How Leqembi became the biggest news in Alzheimer’s disease in 40 years, and what comes next

How Leqembi became the biggest news in Alzheimer’s disease in 40 years, and what comes next

Betsy Groves, 73, with her granddaughter. Groves learned in 2021 that she has Alzheimer's disease. She hopes to take Leqembi, a drug approved by the FDA last week.

Betsy Groves

A few months ago, Betsy Groves traveled less than a mile from her home in Cambridge, Mass. to give a talk to a bunch of scientists. The scientists, who worked for the pharmaceutical companies Biogen and Eisai, wanted to know how she lived her life, how she thought about her future, and what it was like when a doctor’s appointment in 2021 gave her the worst possible news. Groves, 73, has Alzheimer’s disease. She caught it early, through a lumbar puncture that showed evidence of amyloid, an Alzheimer’s hallmark, in her cerebrospinal fluid. As a way of dealing with her diagnosis, she joined the Alzheimer’s Association’s National Early-Stage Advisory Board, which helped her shift into seeing her diagnosis as something she could use to help others.

After her talk, Groves stayed for lunch with the scientists, who were eager to put a face to their work. Biogen and Eisai were about to release the first drug to successfully combat Alzheimer’s in 40 years of experimental disaster. Their drug, which is known by the scientific name lecanemab and the marketing name Leqembi, was granted accelerated approval by the U.S. Food and Drug Administration last Friday, Jan. 6, after a study in 1,800 people showed that it reduced cognitive decline by 27 percent over 18 months.

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Jacqueline Detwiler-George
Jacqueline Detwiler is a contributing editor to Popular Mechanics and former host of The Most Useful Podcast Ever. She writes about science, adventure, travel, and technology. For stories, she has embedded with high school students in Indianapolis, jumped out of a plane with a member of the Red Bull Air Force, and travelled the country searching for the cure for cancer. Most recently, she trailed the Baltimore Police Department's Crime Scene Investigation team for a book for Simon & Schuster's Masters at Work series.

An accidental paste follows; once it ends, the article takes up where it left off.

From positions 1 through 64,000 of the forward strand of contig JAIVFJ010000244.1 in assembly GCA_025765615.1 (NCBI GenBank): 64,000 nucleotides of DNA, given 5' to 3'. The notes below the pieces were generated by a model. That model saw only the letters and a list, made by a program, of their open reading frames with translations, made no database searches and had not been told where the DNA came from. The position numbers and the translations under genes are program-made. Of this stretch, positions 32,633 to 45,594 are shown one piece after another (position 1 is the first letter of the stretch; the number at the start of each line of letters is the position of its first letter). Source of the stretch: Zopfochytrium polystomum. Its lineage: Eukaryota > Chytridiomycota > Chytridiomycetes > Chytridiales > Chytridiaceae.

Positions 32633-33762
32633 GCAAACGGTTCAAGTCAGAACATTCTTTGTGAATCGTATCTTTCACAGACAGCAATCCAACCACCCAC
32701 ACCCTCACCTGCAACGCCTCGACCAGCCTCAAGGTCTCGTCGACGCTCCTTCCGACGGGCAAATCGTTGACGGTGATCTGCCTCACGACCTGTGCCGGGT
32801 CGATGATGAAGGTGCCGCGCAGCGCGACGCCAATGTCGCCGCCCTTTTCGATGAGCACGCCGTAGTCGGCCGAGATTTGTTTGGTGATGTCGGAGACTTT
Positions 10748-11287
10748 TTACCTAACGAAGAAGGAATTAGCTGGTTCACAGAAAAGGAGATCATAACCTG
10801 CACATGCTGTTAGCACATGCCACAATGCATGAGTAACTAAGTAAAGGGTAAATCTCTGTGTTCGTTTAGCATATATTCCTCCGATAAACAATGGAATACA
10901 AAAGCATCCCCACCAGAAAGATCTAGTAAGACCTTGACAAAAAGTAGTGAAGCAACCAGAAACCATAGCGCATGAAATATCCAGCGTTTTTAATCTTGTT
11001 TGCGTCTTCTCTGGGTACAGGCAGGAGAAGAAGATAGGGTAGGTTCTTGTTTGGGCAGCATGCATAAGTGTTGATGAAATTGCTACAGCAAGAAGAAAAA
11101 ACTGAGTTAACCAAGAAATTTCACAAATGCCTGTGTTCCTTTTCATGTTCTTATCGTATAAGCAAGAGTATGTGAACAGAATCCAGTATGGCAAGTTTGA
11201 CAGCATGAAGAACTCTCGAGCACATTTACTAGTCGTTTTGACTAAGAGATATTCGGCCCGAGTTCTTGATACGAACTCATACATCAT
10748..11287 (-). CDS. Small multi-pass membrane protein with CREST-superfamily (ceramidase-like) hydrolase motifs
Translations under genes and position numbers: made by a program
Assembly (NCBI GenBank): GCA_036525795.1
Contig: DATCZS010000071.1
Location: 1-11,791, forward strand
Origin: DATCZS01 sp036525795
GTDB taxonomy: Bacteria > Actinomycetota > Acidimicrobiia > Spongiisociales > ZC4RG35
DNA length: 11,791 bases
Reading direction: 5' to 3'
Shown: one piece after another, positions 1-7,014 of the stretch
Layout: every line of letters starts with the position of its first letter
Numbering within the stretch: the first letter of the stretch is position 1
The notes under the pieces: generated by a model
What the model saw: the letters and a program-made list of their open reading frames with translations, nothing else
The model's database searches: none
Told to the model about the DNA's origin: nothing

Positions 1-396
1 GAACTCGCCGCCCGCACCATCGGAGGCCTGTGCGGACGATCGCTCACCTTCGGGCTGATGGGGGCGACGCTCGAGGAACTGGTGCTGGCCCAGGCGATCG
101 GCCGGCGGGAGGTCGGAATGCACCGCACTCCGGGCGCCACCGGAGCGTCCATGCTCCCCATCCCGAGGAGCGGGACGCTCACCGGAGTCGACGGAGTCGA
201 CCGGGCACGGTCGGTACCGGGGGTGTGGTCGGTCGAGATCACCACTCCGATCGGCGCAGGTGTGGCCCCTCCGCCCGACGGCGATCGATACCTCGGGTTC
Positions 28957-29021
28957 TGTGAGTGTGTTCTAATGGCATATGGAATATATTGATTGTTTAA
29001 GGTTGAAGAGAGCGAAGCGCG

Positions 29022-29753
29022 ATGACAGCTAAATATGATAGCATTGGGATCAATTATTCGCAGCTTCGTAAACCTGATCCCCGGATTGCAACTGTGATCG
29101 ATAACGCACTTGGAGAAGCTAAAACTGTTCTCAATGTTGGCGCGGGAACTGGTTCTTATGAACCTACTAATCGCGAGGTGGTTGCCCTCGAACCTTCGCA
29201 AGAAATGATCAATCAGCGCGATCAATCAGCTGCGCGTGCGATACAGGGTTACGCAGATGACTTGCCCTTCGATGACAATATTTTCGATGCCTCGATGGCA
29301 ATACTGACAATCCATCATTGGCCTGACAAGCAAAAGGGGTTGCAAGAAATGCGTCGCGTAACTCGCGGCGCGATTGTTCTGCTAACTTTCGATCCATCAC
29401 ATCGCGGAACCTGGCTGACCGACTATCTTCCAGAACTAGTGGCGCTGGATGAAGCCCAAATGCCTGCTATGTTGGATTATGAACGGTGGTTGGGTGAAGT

This man spent over 70 years in an iron lung. What he was able to accomplish is amazing.

Paul Alexander spent more than 70 years confined to an iron lung after a polio infection left him paralyzed at age 6. Here, Alexander uses a mirror attached to the top of his iron lung to view his surroundings.

Allison Smith / The Guardian

It’s a sight we don’t normally see these days: A man lying prone in a big, metal tube with his head sticking out of one end. But it wasn’t so long ago that this sight was unfortunately much more common.

In the first half of the 20th century, tens of thousands of people each year were infected by polio—a highly contagious virus that attacks nerves in the spinal cord and brainstem. Many people survived polio, but a small percentage of people who did were left permanently paralyzed from the virus, requiring support to help them breathe. This support, known as an “iron lung,” manually pulled oxygen in and out of a person’s lungs by changing the pressure inside the machine.

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Sarah Watts

Sarah Watts is a health and science writer based in Chicago.

When doctors couldn’t stop her daughter’s seizures, this mom earned a PhD and found a treatment herself.

Savannah Salazar (left) and her mother, Tracy Dixon-Salazaar, who earned a PhD in neurobiology in the quest for a treatment of her daughter's seizure disorder.

LGS Foundation

Twenty-eight years ago, Tracy Dixon-Salazaar woke to the sound of her daughter, two-year-old Savannah, in the midst of a medical emergency.

“I entered [Savannah’s room] to see her tiny little body jerking about violently in her bed,” Tracy said in an interview. “I thought she was choking.” When she and her husband frantically called 911, the paramedic told them it was likely that Savannah had had a seizure—a term neither Tracy nor her husband had ever heard before.

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Sarah Watts

Sarah Watts is a health and science writer based in Chicago.